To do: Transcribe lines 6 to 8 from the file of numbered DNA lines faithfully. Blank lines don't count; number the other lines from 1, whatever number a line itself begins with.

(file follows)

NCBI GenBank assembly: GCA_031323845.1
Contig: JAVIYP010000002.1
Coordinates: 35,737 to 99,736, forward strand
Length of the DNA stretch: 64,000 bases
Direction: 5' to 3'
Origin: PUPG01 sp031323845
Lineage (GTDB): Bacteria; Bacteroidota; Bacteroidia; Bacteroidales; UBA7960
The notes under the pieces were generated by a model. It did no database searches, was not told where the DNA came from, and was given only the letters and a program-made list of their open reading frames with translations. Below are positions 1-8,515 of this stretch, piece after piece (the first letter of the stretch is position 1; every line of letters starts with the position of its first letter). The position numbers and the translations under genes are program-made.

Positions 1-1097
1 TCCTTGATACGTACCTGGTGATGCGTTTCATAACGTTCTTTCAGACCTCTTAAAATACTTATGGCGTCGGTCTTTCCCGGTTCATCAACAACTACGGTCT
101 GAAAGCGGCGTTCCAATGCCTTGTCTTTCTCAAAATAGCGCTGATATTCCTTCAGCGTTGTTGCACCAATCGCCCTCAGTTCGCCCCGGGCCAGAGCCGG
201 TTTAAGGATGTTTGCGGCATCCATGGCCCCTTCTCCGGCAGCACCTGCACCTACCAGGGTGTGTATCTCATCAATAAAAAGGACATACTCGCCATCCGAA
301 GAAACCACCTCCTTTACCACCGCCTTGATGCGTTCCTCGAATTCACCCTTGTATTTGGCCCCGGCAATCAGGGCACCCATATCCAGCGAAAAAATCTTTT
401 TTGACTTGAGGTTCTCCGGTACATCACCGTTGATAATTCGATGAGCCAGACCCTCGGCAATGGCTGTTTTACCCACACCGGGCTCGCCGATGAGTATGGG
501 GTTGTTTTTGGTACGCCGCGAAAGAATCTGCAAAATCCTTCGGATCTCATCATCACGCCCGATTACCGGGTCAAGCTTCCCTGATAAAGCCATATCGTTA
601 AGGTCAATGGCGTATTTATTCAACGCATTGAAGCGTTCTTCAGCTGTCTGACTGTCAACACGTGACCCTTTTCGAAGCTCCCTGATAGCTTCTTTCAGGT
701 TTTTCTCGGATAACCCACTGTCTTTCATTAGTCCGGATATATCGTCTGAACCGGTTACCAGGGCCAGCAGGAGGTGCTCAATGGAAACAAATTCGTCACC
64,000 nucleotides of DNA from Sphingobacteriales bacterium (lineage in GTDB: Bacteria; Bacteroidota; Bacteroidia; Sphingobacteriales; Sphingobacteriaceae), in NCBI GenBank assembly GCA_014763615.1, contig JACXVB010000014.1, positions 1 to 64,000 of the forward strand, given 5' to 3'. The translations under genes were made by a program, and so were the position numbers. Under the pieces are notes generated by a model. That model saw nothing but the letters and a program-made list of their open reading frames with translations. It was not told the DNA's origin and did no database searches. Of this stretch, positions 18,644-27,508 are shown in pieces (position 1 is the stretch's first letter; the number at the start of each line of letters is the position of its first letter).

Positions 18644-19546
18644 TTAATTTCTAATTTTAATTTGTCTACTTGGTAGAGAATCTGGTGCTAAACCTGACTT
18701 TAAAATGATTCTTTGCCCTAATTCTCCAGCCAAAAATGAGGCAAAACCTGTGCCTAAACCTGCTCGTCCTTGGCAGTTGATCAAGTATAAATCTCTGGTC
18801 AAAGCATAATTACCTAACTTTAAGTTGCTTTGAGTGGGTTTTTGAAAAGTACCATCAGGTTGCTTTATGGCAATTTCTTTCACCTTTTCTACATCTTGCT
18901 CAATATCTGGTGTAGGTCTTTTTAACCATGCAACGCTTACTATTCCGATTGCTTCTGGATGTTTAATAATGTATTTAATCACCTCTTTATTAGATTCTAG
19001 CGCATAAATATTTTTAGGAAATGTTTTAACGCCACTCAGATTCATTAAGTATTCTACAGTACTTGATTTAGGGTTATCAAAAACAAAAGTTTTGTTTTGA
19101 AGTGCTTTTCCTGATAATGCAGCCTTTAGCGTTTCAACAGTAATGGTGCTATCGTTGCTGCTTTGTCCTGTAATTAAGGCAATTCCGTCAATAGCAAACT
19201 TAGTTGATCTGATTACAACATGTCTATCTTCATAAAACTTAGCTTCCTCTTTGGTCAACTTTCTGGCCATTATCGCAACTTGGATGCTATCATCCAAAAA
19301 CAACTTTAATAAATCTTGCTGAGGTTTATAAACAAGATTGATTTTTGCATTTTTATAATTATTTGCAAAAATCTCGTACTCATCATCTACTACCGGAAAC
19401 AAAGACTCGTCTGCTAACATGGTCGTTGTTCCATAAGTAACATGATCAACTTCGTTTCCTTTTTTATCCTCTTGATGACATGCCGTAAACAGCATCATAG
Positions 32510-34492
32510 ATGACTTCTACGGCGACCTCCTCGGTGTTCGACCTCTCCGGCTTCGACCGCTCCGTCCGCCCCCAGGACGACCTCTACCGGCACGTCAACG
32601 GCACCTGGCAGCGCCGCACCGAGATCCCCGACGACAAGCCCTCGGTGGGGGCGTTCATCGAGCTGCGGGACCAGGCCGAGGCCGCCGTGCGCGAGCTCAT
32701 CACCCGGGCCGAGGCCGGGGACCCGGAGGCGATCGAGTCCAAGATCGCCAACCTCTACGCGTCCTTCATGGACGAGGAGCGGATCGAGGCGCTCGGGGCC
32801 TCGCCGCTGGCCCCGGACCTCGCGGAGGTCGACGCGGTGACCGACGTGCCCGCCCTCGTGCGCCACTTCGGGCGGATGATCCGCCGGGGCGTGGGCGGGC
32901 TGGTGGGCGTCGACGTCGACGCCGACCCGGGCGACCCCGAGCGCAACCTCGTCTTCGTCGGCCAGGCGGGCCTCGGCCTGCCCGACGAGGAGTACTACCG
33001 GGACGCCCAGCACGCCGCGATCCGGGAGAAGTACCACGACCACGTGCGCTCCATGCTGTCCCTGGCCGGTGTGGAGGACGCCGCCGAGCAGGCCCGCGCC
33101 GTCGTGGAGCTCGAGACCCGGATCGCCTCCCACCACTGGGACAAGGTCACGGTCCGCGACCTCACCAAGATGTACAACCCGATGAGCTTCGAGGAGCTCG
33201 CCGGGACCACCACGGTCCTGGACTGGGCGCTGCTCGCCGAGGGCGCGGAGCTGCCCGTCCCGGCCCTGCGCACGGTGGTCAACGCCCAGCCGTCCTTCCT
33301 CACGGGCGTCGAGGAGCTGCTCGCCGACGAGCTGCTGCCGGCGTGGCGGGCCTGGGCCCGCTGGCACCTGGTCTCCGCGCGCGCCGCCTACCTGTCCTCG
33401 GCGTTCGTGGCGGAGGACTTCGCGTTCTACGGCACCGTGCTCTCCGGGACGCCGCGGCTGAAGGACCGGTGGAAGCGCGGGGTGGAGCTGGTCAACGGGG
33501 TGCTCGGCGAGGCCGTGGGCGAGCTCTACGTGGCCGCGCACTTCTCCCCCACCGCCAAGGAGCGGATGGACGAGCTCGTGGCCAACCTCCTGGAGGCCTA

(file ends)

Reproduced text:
Origin: PUPG01 sp031323845
Lineage (GTDB): Bacteria; Bacteroidota; Bacteroidia; Bacteroidales; UBA7960
The notes under the pieces were generated by a model. It did no database searches, was not told where the DNA came from, and was given only the letters and a program-made list of their open reading frames with translations. Below are positions 1-8,515 of this stretch, piece after piece (the first letter of the stretch is position 1; every line of letters starts with the position of its first letter). The position numbers and the translations under genes are program-made.